None of these Macs can utilize an external GPU. That’s a bummer.
The Mac mini is once again available in Silver, and not Space Gray like the last version. I suspect this might be because Apple is going to have a ‘Mac mini Pro’ available at some point in the future, which would (theoretically) have higher RAM options.
With Apple utilizing RAM on the chip, they have buyers over a barrel. Apple can charge whatever they want for a RAM upgrade (and at present they are charing a $200 differential between 8 and 16GB). This isn’t going to sit well with many users (myself included). This makes me very nervous for an Apple Silicon Mac Pro or iMac. These machines are geared towards people who usually demand gobs of RAM, and don’t want to pay Apple exorbitant fees. If these machines don’t have user upgradeable RAM, there’s going to a lot of disgruntled Pro users.
All three M1 Macs can drive Apple’s 6K display.
The M1 Mac mini features two Thunderbolt 3/USB-4 ports, and 2 USB-A ports. This is a downgrade from the last Intel Mac mini’s 4 Thunderbolt and 2 USB-3 ports. No Thunderbolt 4.
All the new Macs feature Wifi 6.
I’m surprised the Touch Bar survives on the 13″ Pro. I was convinced Apple would drop it. But it seems it does serve a purpose in differentiating the Air from the 13″ Pro. Even with powering the Touch Bar, the 13″ Pro gets significantly better battery life than the Air. A slightly chunkier chassis goes a long way towards more battery capacity.
Apple Silicon looks like it’s going to be extremely competitive with Intel chips on the low end. Hopefully they can outshine Intel on the high end end as well.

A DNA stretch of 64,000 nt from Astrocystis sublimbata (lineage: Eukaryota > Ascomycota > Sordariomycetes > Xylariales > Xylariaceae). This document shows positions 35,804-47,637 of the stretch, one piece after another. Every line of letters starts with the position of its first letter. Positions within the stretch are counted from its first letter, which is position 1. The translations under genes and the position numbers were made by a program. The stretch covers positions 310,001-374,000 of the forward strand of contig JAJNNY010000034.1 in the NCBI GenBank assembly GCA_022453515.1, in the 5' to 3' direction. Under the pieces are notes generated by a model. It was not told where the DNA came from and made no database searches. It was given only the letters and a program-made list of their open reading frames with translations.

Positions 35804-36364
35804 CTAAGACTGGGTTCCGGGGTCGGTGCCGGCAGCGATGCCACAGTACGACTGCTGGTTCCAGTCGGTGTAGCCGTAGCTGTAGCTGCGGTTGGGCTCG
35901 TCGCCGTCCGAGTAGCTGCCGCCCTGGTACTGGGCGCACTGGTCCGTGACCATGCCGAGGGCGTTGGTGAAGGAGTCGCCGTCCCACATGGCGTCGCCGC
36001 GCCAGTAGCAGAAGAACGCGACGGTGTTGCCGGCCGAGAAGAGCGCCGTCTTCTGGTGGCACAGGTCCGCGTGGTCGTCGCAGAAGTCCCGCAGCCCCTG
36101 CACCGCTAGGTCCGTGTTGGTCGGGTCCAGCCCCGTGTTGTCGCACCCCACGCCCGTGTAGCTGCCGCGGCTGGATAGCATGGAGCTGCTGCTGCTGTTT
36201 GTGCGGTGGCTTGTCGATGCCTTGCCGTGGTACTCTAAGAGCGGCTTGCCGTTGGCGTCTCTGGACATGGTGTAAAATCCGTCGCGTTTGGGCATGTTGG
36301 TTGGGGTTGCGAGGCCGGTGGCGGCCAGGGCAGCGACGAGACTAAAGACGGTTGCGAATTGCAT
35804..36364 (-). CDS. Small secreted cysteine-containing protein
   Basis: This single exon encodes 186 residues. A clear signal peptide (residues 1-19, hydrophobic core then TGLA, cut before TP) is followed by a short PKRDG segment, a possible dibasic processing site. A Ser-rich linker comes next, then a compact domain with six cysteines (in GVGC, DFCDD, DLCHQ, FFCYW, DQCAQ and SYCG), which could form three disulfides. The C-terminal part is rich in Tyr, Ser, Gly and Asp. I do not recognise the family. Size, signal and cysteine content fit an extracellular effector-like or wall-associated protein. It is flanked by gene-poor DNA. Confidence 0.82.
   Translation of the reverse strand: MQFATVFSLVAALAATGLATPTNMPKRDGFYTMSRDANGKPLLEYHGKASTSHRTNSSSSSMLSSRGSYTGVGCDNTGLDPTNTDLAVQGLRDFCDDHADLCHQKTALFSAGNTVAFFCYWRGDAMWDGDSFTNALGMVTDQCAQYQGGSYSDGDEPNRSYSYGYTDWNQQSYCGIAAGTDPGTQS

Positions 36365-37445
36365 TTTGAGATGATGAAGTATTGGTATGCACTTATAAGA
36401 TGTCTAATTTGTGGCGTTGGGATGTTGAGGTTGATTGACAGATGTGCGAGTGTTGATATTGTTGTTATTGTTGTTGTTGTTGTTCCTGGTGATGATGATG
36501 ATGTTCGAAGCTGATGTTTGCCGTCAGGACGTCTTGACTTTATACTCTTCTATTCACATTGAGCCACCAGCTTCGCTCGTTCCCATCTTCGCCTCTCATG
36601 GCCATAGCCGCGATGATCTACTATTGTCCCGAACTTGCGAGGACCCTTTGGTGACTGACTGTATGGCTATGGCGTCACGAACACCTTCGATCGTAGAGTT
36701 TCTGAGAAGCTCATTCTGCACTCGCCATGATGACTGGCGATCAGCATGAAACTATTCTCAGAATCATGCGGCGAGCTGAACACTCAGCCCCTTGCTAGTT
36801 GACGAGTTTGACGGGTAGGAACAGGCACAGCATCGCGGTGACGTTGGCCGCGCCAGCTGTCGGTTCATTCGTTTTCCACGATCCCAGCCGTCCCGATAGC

WWDC has come and gone, and the rumors were largely true: Apple will begin a migration to its own CPUs (which Apple is currently just calling ‘Apple Silicon‘) sometime later this year. This move had been rumored for a few years now, so it came as a surprise to absolutely no one. Apple has long strived to control the entire widget, and with this move, it will remove Intel from the product matrix, giving Apple near total control over it’s Mac’s technological composition.
Now, Apple didn’t say anything about future Macs, apart from telling us they will use Apple Silicon. But if you watched enough technical presentations from WWDC, and paid attention to some of the details, there are some pretty obvious tells.
One of the biggest tells was Apple declaring in their keynote video that future Apple Silicon based Macs will be able to run iPhone and iPad apps directly. These apps will be available in the Mac App Store automatically, unless Developers check a box that will restrict them from appearing there. Now, many iPad apps have been gaining mouse/trackpad input support, so these apps running on an Apple Silicon Mac will probably perform as good on a Mac as they will on an iPad. But what about iPhone apps? These apps generally do not have input device support beyond touch. How will these apps function on a Mac?
Apple has been saying for a decade that adding touch input to a Mac was a bad idea. But during that same time, Apple has brought mouse/trackpad/keyboard/pen input to the iPad, something it said was best controlled with touch. So all the while Apple has been claiming that the Mac with a touchscreen would be a terrible compromise, they were bringing the Mac-ness of using a keyboard/mouse/pen to the iPad. So it clearly thinks that an iPad with expanded input support beyond touch is now a good idea.